Researchers who presented their work at the October AABB Conference in Boston, MA have shown that donor red blood cell (RBC) metabolites may be related to post-transfusion in vivo RBC survival. Previous research had demonstrated that red blood cell metabolites concentrations change while blood is stored, and that these levels vary across donors. Using metabolic profiling methods, Dr. Larry Dumont and colleagues examined the concentrations of 270 metabolites between four experienced blood donors, two of whom had a history of high post-transfusion recovery (88% and 85% RBC survival 24 hours post-transfusion after 42 days of storage) and two with low recovery (each 74%). The donors gave a whole blood donation that was evaluated at different time points (0, 7, 14, 21, 28, 35, and 42 days). Depending on storage duration, three to nine biochemicals were significantly different between the high-recovery donors and the low-recovery donors. Furthermore, the researchers found that the concentration of cytidine, a nucleoside molecule, was four to five times greater in low-recovery donors than high-recovery donors, and that these differences were also apparent even at the time of donation. This work begins to identify the metabolites important to RBC survival and could lead to development of pre-donor screening to improve transfusion outcomes.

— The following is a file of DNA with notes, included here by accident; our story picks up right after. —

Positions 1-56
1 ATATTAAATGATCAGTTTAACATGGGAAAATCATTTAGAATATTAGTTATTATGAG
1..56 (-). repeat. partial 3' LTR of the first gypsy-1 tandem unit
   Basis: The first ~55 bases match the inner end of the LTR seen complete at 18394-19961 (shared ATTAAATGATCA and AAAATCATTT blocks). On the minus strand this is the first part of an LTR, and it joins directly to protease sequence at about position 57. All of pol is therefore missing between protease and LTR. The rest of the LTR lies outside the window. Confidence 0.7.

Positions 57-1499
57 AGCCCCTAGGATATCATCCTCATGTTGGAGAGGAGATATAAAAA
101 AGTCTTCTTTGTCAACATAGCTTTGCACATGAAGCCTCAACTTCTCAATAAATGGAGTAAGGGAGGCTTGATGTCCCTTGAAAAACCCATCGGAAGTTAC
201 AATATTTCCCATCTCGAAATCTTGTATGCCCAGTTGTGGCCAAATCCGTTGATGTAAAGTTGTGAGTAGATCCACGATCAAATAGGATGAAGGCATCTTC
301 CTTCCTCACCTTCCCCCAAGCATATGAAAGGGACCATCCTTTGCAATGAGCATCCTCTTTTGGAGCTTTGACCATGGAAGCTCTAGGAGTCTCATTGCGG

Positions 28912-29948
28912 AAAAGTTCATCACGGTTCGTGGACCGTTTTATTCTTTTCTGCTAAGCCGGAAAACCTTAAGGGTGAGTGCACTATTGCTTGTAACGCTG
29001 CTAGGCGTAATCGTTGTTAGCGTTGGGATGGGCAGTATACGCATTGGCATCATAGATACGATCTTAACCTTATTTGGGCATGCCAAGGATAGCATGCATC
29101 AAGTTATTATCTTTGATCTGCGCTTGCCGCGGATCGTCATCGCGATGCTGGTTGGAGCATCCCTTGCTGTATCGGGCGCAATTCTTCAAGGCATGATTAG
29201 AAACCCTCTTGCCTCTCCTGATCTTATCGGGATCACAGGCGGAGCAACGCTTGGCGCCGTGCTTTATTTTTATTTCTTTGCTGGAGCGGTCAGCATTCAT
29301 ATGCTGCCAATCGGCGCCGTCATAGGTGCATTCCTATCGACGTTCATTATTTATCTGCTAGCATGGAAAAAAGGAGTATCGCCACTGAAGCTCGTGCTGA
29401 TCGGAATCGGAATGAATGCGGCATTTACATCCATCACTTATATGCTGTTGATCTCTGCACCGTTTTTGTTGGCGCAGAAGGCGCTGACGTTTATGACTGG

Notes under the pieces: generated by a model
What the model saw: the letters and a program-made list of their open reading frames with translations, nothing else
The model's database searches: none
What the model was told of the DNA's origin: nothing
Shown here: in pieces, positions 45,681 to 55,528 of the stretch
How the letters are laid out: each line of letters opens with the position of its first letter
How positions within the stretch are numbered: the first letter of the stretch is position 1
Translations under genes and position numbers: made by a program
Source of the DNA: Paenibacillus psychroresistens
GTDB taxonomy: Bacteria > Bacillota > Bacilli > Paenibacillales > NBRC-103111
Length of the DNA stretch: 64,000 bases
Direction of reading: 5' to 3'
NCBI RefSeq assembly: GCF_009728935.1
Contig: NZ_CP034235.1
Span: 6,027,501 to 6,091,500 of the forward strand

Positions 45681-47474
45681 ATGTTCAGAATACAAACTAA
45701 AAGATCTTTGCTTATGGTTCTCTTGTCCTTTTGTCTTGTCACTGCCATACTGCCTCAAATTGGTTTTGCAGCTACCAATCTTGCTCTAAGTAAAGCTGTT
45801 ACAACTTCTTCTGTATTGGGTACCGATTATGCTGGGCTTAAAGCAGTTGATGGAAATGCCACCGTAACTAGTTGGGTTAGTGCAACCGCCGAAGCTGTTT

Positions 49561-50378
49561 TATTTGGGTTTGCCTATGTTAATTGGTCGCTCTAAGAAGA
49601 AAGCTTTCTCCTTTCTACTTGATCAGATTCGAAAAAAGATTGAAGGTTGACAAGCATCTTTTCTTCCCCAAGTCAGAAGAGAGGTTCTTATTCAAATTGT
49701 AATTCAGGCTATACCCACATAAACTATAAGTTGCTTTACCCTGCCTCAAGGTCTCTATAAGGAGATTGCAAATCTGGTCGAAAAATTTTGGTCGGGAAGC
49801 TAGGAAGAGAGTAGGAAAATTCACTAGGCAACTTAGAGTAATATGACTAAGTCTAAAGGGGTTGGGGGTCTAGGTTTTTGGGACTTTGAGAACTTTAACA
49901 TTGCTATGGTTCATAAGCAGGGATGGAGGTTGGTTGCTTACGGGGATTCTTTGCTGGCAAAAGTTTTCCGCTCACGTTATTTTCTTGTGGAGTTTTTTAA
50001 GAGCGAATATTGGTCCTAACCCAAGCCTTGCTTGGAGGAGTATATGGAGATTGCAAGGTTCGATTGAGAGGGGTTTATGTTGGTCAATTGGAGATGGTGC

1. Dumont LJ, Zimring JC and Roback JD. Correlation of RBC Metabolomic Changes During Storage with RBC Survival After Transfusion in Human Autologous Donor/Recipients. AABB Conference 2012. Boston, MA, 2012. Transfusion 2012;52 Suppl 3: 11A-284A.